Here in Germany, every time you turn around there is either a Bakery or a cell phone store. They're both like Starbucks. I can't imagine why there is such high demand for cell phones, but one bite of the bread and you understand why you never have to go far to get a loaf.
Usually in Germany, you just go to the bakery (any one of your choosing) and grab a loaf of the bread you want out of a pile of loaves. These loaves are neither wrapped nor sliced, and are usually still warm. It's wonderful. You then take your loaf and, without a word of German necessary, you wave it in front of the clerk and they will eventually tell you how much you owe. At this point you look at the register, because it has numbers you actually understand, and unlike the clerk, it does not speak to you in German.
At the beginning of my stay here, I was content with my full, warm loaf of bread. I would take it home and either just rip large chunks off and eat them with Nutella, or I would daringly use my neighbor's bread-knife (but only when she's not looking, lest I be accused of theft--See "Sherlock Holmes und der verschwundene Löffel") and attempt at cutting myself some slices that fit in the toaster.
It is during this time in my life that I have realized the full importance of the saying, "That's the best thing since sliced bread!" You can never cut a slice that is just the right size to fit in a toaster, yet not so small that it falls apart in your hand.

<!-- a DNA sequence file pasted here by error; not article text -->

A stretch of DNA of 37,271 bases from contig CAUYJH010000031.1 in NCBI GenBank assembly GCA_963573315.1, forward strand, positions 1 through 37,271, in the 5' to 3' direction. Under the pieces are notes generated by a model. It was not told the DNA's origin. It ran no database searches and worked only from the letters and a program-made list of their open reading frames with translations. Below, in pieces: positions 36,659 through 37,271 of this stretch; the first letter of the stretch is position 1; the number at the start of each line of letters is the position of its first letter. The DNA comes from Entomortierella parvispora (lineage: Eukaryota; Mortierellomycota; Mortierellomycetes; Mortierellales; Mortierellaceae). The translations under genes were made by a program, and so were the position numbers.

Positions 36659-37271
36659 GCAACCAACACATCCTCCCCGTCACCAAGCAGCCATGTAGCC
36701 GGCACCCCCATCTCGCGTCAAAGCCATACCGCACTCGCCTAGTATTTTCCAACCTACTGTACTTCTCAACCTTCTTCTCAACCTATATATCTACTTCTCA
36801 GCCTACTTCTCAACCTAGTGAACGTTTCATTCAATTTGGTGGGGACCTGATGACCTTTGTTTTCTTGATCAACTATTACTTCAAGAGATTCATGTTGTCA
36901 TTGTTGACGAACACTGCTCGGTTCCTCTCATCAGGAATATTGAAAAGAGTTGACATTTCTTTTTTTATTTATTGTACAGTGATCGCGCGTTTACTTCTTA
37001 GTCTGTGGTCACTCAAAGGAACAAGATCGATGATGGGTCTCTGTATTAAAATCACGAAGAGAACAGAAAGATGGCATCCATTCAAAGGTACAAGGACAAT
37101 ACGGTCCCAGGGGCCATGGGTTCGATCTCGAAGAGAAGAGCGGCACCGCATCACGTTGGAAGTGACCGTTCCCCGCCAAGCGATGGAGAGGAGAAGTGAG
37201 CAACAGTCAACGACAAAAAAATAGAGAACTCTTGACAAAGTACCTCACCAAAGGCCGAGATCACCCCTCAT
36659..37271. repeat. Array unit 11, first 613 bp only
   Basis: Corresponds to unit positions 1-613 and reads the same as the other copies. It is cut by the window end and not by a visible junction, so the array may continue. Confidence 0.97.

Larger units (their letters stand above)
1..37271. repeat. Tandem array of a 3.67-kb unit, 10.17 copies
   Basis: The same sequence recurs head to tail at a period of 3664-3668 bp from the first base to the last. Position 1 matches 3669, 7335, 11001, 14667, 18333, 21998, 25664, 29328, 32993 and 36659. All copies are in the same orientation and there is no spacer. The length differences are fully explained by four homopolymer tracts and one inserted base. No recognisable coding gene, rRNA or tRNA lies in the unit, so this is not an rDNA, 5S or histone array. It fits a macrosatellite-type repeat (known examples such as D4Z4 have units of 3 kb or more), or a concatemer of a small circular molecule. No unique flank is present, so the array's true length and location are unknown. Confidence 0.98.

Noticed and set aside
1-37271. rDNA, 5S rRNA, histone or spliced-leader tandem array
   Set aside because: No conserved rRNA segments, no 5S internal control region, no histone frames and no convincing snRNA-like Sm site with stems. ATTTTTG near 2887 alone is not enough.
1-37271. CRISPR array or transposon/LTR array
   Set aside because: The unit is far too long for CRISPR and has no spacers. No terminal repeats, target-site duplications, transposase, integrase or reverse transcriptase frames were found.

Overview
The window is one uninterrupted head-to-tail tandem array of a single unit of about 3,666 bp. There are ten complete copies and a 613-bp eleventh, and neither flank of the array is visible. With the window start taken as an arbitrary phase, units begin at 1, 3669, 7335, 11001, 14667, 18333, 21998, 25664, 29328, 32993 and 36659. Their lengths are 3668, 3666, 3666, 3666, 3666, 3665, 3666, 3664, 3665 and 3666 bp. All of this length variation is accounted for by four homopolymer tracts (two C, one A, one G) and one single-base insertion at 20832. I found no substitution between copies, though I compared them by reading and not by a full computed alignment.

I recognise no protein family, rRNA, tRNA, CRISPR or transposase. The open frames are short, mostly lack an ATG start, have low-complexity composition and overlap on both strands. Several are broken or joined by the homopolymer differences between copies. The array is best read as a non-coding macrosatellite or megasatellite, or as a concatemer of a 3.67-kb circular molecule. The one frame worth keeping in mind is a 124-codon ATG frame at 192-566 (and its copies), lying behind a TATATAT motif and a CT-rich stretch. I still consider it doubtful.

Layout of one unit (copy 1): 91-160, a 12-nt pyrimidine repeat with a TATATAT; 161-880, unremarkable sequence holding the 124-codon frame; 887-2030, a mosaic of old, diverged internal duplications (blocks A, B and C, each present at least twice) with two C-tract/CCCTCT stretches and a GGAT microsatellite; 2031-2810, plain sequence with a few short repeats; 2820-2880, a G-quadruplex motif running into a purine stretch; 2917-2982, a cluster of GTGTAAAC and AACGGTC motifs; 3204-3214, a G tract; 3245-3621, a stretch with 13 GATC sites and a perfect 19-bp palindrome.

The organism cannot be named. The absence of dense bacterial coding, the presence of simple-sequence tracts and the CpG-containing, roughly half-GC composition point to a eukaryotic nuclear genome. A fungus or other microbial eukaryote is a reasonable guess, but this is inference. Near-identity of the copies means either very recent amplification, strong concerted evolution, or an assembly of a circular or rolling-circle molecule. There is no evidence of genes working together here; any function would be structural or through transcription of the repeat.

I had made a discovery by watching the man in front of me at the bakery. You can actually ask the clerk to cut the bread for you! The next visit to the bakery, I was determined: I would have my bread sliced!
I had done my homework, I looked up all the German words regarding bread and slicing so that I could ask the clerk to slice the bread, and perhaps retaliate with a German response if I was attacked with a question in return.
"Könnten Sie bitte mein Brot shießen?" I asked the clerk.
She looked at me a little funny (which isn't entirely odd in Germany), took my bread, and started the machine that cuts it into perfect toaster-fitting slices. I was content. I had asked her something in German, and I was well on my way to achieving my goal of sliced bread with only minimal effort on my part.
She told me the price, I looked at the register to find out what I owed, and payed. I then walked proudly away with my accomplishment in full display for others to see, as if to say: "That's right! Look at me, you Germans! I too can have sliced bread!"
My friend saw my sliced bread and pleaded me to tell her the magic words I spoke that delivered me such a wonder. I repeated my treasure, "Können Sie bitte mein Brot--" It was at this exact part of the sentence that I realized that I did not, in fact, ask her to slice my bread.
I asked her to shoot it.